The new Alamaja, built in the spirit of the old one, was opened for visitors and boaters in 2004. The new building stands tall right on the shore of Lake Pielinen, next to the harbour. The three-storey, villa-style building hosts an attractive, inviting café with walls decorated with pictures of the old Alamaja and harbour. The services, including guided tours, catering and sauna, are provided by a Koli Activ Oy (www.koliactiv.fi) in the summertime.
The exhibition upstairs in Alamaja showcases various aspects of life around Lake Pielinen, such as its fish species, history and different forms of utilisation, including log floating. The exhibition was produced by the Finnish Forest Research Institute in collaboration with the Lake Pielinen landlocked salmon project, Järvi-Suomen Uittoyhdistys (the local log floating association) and Lusto, the Finnish Forest Museum.
Hikers' and Artists' Gate to the National Park
In the northern part of the Koli National Park, in the village centre, you will find the Kolin Ryynänen Art and Culture Centre, a handsome group of log buildings painted with red ochre. On your visit to the national park you can stop by at the café with a mix of international and North Karelian atmosphere and frequent art exhibitions. You should also visit the local history museum run by Kolin kotiseutyhdistys (www.kolinkotiseutuyhdistys.fi, in Finnish) in the same grounds and explore the area's old artefacts and photographs. Summertime visitors can even stay overnight in the granaries.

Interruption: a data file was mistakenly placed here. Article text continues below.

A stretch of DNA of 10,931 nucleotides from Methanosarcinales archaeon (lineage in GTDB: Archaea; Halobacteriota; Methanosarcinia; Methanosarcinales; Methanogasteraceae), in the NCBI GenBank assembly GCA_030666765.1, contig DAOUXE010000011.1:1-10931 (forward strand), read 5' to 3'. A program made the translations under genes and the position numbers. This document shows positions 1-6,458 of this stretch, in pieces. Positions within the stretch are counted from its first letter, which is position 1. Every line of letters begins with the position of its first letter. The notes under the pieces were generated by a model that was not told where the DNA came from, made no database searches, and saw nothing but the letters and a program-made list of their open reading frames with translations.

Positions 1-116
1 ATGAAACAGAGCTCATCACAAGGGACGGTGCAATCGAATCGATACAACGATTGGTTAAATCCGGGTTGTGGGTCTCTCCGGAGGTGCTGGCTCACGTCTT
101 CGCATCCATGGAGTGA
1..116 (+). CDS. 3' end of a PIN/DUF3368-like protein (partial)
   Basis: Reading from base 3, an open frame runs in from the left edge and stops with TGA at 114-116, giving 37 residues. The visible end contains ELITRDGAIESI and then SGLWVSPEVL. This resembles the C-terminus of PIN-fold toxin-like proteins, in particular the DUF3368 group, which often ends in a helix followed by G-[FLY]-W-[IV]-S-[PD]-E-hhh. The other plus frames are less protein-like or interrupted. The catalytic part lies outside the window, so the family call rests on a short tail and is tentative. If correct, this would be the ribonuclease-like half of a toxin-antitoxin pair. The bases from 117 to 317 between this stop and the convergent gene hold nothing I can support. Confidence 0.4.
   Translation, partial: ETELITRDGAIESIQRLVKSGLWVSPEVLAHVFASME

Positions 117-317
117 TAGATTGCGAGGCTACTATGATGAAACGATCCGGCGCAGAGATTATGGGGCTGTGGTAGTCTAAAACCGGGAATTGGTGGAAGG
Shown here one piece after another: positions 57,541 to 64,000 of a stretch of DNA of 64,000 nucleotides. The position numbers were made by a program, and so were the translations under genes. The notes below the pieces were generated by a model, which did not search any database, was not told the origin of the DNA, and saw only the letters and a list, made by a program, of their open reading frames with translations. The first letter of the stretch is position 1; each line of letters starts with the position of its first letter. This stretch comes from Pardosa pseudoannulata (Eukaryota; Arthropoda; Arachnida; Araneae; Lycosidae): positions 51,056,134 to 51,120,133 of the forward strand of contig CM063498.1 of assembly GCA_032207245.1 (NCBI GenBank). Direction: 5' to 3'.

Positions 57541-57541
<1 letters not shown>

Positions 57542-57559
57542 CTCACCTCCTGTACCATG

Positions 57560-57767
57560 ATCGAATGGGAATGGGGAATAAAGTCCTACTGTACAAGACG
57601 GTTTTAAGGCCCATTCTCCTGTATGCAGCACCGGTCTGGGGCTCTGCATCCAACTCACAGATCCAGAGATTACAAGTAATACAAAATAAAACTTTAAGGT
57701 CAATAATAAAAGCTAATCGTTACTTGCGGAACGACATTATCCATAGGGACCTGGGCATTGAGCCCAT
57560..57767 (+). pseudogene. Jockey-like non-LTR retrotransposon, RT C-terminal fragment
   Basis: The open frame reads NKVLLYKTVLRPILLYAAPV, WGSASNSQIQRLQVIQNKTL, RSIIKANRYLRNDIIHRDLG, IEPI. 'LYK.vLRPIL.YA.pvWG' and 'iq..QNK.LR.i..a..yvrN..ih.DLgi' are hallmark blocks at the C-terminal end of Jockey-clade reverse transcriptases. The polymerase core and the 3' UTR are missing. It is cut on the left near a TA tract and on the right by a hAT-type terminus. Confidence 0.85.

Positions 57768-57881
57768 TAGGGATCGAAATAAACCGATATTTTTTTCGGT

Services at Kolin Ryynänen
- Two separate seminar rooms for up to 40 people
- Coffee and meals on a reservation basis
- Fees: half a day 25€, full day 50€. Rooms equipped with an overhead projector and screen
- Wood-heated sauna available on a reservation basis